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Happy Feet - Brittany Murphy interview

Happy Feet

Compiled by Jack Foley

BRITTANY Murphy talks about animated movie Happy Feet and the messages it contains – both personal and environmental.

How did you get the role of Gloria and why did you decide to take it?
Brittany Murphy: I got a phone call from George Miller [the director] asking me to play this role. We sat down and he showed me on his computer a documentary-type montage sequence of real penguins swimming, in an Esther Williams synchronized sort of way, and doing things I have never seen them do. Then he explained his vision of the film, asked me to read the script and to voice the character. I was cast a little bit later, and he let me do the singing as well!

Do you enjoy singing?
Brittany Murphy: I’ve been singing my whole life, since I was a kid; but never formally as a career. I did it in plays when I was younger, and I sang all styles of music: everything from Italian opera to blues.

Are you also a natural born dancer?
Brittany Murphy: I’ve been trained in dancing and I used to be quite good, though I am a bit rusty right now. But I could probably brush up in a couple of months. The funny thing is that I actually took classes from Savion Glover, who worked in Happy Feet, when I was a kid. Isn’t that wild? I was part of a selected group that was brought into New York from New Jersey (which is where I’m from) to study, every Saturday: ballet, jazz and tap. It was a musical comedy group. And one day I got to meet him because he was teaching Broadway dance. It was a little after Tap came out and he was very young. He wouldn’t remember me, but it was quite amazing. And now I’ve met him as an adult!

You do quite a bit of singing in the movie. What was your favourite song to perform and why?
Brittany Murphy: My favourite song is Someone To Love. That is more like me than the other stuff, as it was the only one I was actually able to create from the bottom up. I call it an homage, not a remake. It is an homage to Freddie Mercury, because I don’t think people can really remake Freddie Mercury. That’s why we did a gospel version.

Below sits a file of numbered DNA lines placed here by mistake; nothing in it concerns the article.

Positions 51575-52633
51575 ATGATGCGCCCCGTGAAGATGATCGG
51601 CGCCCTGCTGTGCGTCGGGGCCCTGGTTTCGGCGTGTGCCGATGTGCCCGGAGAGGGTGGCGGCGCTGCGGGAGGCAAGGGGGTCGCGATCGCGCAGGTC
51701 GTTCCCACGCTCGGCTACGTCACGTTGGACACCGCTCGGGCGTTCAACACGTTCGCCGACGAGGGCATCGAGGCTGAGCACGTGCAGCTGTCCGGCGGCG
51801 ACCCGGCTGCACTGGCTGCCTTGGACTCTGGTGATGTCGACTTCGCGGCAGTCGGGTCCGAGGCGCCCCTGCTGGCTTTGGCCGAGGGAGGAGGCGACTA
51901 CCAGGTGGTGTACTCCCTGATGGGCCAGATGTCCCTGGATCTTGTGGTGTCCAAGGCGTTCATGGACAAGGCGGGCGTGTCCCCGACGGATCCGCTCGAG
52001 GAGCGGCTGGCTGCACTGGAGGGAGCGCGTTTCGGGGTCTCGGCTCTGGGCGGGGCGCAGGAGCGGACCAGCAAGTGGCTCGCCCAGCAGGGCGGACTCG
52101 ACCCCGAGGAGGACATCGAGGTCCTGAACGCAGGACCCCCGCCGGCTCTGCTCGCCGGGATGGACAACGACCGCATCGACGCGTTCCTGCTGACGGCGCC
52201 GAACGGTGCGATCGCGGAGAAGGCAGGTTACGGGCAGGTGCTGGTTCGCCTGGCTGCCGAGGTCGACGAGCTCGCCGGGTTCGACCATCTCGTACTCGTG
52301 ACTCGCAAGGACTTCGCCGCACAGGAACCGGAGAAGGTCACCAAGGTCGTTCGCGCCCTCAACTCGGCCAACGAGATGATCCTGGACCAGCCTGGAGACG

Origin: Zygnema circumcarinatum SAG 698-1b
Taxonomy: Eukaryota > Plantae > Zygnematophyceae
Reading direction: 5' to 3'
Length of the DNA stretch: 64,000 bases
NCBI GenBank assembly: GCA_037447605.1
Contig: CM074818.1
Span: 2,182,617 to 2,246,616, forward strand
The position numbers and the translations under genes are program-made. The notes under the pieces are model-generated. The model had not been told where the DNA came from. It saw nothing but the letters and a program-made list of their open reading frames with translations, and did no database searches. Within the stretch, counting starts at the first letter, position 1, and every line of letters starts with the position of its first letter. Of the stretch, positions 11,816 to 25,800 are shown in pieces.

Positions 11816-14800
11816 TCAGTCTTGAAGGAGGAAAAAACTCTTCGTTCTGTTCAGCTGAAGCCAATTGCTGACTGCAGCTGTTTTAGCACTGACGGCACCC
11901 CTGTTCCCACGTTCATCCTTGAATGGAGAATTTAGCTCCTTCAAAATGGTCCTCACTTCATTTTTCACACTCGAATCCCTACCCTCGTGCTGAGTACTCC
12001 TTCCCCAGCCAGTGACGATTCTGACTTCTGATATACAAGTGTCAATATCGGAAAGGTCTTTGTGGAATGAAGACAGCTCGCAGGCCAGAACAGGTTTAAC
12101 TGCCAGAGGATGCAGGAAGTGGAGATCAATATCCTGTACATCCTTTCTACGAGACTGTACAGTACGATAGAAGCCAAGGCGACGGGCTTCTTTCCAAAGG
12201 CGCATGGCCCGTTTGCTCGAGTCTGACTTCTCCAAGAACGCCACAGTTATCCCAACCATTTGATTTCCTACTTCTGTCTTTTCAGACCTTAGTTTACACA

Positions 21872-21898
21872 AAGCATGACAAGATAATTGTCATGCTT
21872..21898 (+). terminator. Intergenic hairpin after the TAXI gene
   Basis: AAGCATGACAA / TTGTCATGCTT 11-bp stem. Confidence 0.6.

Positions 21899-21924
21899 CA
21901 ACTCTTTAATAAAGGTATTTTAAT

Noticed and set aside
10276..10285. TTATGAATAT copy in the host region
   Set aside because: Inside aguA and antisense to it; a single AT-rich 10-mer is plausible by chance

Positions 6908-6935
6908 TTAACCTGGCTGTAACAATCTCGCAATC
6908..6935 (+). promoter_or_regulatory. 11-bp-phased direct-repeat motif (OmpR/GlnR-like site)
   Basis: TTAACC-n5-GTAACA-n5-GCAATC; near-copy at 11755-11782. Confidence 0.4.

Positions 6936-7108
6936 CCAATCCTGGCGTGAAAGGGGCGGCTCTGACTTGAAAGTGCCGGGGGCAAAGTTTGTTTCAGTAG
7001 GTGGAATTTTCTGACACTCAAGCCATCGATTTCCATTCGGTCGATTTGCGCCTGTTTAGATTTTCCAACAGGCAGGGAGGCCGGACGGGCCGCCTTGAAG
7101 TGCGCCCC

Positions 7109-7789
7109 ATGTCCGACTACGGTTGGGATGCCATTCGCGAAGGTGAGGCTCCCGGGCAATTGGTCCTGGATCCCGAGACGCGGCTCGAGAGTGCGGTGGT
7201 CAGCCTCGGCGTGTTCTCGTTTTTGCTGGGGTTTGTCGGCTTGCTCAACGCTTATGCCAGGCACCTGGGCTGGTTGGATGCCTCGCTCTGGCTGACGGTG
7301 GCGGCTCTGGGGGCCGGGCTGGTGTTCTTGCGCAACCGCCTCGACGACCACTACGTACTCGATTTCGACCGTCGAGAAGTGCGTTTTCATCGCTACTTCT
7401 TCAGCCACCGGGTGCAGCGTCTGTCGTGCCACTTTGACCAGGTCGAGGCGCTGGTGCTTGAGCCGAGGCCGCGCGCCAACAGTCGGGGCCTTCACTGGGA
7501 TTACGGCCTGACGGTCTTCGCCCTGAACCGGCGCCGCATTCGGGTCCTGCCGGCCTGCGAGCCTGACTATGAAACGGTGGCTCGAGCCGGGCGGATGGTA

What was it like to play an animated role?
Brittany Murphy: It was really fun and intimate in a way. Working with George Miller is exquisite. Gloria is different from anything I’ve ever played before. The first time I saw the characters in the studio I remember thinking that Mumble looked just like Elijah, with such a cute and endearing face. I don’t think Gloria looks that much like me.

What are your thoughts on the themes of the story, like individuality? Do you think kids will respond to it?
Brittany Murphy: Individuality is vitally important. When people start to lose their individuality is when I believe they start to lose themselves. I think children are born with this message, and it shouldn’t be taken away from them. I hope they walk away with it after seeing the film, and adults too. And I notice it also with myself, because the older I get, the more I embrace my own idiosyncrasies.

I would hope with all my heart that people understand this and see it in the film. And there are also other messages in Happy Feet, like racial and environmental ones, but none of them are so overt. George has made a great story about penguins with a lot of humanity in it and audiences can follow a species we don’t know that well.

Have you grown thanks to this experience? And if so, how?
Brittany Murphy: I’ve grown environmentally. I’m far more cautious, although I always have been; but more now. And I have grown a lot professionally by working with George Miller.

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